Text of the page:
The production of a bichromated gum succeeds within narrow technical margins below or beyond which it is missed, for example when the exposure time is too short or too long.
The artist exploits the spaces between these margins to express his intentions. It also relies on different qualities of the materials it uses, such as paper, for example.
I noted a dozen parameters presenting margins of maneuver or differences of qualities that the gommist tries to control in a combined way to lead to a work.
It is well known that for pictorialist photographers, the bichromated gum process is not only a technique of photographic printing among others, nor is it only a means of imitating painting. Let us also note that it is not just a means of offering freedoms of interpretation in the photographic process.
When Demachy or Puyo describe in a chapter of the Art Processes in Photography entitled « Beauty of the pigmentary matter », how to obtain « transparency and depth, power vigor and intensity » or « fat blacks », « modeling » or « Soft degraded in the half-tints », they are not far from seeing in these processes, and gum in particular, a medium in its own right.

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The paper :
A thick grammage (200, 300g) allows good paper holding through multiple baths.
The choice of the grain makes it possible to play on the rendering: a fine grain, even satin, produces a detailed photograph and a towel can be chosen to make the masses of a landscape, the details being lost in the coarseness of the paper.
The regular paper textures resulting from a mechanical manufacturing process did not hinder Kühn to draw Lotte picking a flower (PHO 1984 26) for example, and Demachy made oil carryovers on laid paper (Paris PHO 1979 62 ), But ordinarily papers without regular textures are preferred.
Cotton papers tend to absorb the emulsion more than cellulose papers, resulting in a « burial » of the pigment and less pure whites. Unless these are desired effects, it is remedied by a paper sizing, usually gelatin.
The papers evoked by Demachy and Puyo in The Processes of Art in Photography p. 53 (Tochon-Lepage, Cassagne, Lalanne …) seem not to be manufactured in our time.

Most often made from animal gelatin, it allows the sensitive emulsion to remain on the surface. The commercial papers (in our time as before) are for the most part already glued.
A good gluing increases the fineness of the details of a photograph, preventing the emulsion from diffusing into the fibers of the paper. For this purpose, it is possible to re-glue a paper which has been glued to a certain extent. However, diffusion of the pigment into the fibers may be aesthetically attractive.
The sizing processes practiced in the papermaking factories are not disclosed (no more now than in the 19th century) and these degrees of absorption are appreciated.

The sensitive emulsion:
It is composed of gum arabic, potassium dichromate and pigment.
The process is based on the discovery, perhaps by Poitevin, that a colloid becomes tanned to light if it is added to certain metal salts such as potassium dichromate, for example.
This sensitive mixture, which is spread on the sheet of paper, presents the appearance of a more or less liquid varnish. The display of the mixture is the most technical gesture of the gum draw and the one that leaves the least room for subjectivity: it is a question of obtaining the thinnest layer possible, in a fastest time possible Because otherwise the gum takes it and it fluff. This gesture takes into account the viscosity of the gum, the ambient temperature and even the nature of the pigment mixed therein (for example, smoke black tends to dry the gum faster). Up to three brushes of different fineness can be used successively during the minute that the operation lasts.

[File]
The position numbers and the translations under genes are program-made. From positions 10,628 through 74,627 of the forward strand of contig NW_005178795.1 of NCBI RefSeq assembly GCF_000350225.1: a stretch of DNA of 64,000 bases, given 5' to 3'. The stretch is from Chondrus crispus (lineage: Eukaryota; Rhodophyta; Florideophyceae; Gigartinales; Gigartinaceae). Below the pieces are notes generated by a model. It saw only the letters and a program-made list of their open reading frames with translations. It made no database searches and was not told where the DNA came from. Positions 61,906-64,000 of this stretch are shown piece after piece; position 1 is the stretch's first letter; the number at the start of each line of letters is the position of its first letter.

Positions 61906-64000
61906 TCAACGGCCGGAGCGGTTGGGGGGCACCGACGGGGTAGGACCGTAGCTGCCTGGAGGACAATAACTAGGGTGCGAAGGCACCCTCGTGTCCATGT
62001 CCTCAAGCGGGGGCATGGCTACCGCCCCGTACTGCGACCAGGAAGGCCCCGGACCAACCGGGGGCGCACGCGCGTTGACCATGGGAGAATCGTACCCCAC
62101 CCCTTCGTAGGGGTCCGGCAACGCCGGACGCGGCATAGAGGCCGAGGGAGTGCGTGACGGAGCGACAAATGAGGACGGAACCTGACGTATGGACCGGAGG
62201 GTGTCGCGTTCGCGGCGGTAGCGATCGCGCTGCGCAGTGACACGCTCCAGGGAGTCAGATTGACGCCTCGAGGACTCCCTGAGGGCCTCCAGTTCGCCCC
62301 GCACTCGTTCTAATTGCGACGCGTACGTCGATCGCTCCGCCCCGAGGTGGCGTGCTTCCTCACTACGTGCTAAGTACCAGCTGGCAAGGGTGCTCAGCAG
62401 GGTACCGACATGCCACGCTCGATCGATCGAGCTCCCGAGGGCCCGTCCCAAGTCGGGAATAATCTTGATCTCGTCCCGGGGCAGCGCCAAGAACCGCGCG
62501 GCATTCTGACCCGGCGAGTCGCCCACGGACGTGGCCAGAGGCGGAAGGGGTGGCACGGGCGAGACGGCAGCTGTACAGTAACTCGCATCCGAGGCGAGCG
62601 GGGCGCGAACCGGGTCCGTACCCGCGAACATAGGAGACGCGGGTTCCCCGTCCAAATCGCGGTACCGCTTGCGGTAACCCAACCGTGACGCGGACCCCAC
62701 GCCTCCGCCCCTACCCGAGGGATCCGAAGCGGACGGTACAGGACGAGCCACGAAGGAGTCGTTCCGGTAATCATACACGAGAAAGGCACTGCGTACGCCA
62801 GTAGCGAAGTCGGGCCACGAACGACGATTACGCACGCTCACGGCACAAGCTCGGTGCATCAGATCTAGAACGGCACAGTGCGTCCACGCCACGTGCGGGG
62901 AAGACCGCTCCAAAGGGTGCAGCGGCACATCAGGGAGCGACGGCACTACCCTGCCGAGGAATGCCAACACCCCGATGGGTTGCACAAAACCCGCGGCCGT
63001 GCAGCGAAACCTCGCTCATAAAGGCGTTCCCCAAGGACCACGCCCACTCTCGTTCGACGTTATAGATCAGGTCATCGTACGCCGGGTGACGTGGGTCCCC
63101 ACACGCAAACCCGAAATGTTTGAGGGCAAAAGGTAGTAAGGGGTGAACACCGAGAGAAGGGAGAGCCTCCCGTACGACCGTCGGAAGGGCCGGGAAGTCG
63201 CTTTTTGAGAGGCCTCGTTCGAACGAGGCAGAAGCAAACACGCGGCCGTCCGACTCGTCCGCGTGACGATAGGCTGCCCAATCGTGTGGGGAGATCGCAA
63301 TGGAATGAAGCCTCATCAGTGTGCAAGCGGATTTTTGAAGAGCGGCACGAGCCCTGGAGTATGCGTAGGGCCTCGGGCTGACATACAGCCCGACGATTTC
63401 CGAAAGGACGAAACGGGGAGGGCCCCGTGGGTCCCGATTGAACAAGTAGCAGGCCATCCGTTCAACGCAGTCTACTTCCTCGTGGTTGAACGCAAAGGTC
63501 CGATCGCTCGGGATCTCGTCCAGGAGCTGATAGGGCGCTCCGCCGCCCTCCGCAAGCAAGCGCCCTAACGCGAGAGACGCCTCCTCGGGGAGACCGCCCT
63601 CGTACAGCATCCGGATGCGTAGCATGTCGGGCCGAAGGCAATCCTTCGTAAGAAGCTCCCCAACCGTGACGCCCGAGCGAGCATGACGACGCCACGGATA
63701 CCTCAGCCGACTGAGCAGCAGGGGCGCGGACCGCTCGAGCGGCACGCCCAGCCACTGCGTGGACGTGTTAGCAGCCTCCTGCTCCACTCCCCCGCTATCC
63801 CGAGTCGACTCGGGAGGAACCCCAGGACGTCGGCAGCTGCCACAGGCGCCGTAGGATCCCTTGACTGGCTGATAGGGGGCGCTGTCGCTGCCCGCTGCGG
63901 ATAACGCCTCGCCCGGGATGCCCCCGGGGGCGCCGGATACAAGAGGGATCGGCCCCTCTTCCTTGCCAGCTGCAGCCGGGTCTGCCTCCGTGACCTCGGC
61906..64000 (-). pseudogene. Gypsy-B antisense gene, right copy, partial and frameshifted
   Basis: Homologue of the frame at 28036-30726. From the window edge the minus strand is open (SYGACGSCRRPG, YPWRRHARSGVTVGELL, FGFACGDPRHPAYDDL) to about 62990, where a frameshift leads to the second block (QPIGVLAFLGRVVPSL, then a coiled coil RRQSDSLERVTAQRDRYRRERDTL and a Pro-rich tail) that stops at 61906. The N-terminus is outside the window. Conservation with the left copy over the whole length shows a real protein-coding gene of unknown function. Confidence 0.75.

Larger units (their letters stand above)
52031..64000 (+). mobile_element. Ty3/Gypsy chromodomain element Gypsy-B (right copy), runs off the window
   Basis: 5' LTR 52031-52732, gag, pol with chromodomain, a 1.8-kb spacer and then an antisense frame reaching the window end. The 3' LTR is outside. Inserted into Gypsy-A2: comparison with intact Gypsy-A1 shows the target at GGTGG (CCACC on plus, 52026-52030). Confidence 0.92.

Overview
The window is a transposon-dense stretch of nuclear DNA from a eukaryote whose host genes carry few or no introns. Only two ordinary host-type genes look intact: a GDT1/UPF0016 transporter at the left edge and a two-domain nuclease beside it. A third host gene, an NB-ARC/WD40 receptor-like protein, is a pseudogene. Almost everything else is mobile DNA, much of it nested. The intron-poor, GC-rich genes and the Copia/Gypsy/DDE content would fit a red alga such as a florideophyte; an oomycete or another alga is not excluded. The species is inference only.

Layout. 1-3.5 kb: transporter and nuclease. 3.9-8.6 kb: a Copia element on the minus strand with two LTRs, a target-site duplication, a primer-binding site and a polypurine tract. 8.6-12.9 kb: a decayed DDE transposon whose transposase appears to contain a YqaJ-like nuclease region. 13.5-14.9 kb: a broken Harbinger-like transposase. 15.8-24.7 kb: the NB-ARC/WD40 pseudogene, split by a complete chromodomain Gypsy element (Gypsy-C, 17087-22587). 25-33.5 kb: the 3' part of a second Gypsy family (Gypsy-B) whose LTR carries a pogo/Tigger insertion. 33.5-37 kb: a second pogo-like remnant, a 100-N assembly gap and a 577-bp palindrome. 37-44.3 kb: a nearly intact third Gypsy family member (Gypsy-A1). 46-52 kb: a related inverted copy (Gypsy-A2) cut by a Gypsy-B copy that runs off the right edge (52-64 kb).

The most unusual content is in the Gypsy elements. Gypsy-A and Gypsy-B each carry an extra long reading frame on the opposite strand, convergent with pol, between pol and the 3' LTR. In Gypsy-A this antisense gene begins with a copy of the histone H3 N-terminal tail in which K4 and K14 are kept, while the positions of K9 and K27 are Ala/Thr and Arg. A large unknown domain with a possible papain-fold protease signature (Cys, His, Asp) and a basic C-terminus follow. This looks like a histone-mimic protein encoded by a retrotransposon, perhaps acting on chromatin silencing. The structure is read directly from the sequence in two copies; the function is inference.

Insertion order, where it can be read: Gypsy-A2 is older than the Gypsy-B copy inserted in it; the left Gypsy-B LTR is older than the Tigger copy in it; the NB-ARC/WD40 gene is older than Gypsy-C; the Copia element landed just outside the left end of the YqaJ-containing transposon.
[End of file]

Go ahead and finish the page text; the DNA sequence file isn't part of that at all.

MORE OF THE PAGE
If we make a black and white, the result of the mixture spread out is a dark gray, a semitone to a tone below the black.
The emulsion is sensitive to light only when dry and must be used within 24 hours; Beyond it it loses in sensibility.
The « French-style » pictorialists prefer to perform the test at once, striving to obtain the nuances between the deep blacks and the pure whites (the half-tints) in a single draw. Demachy / Puyo are quite critical of the gommists who take the proof several times, that is to say who get the half-tints by superimposing several pale exposures on the same paper. (Some contemporary gommists repeat up to 11 times the procedure layer sensitive to exposure under the negative of scraping to drying.) Puyo dances the jig in his tomb at Morlaix.
Gum arabic can be concentrated between 30 and 50%. More concentrated still, it becomes difficult to spread. However, the more rich it is, the more it retains the pigments at the time of skinning, giving the fat and dear blacks dear to Puyo; The more the artist will have material at hand for his interpretation. Conversely, a less concentrated gum will give paler grays and more detail but these will tend to disappear at the slightest intervention during the skinning.
The gum is acidified after a few days and becomes more spinning, which increases its ductility; Thus making it easier to spread and more flexible to skinning. To prevent it from rotting, a drop of formalin or some salicylic acid is added.
The bichromate of potassium causes the colloid (the gum here) to tan under the action of the ultraviolet. The bichromate crystals dissolve about 14% at a temperature of 20 ° (ie 140 g per 1 liter of water). If the artist’s studio is cold, the dichromate is recrystallized and its concentration decreases. So I missed a few eras in the fall before I knew what was going on.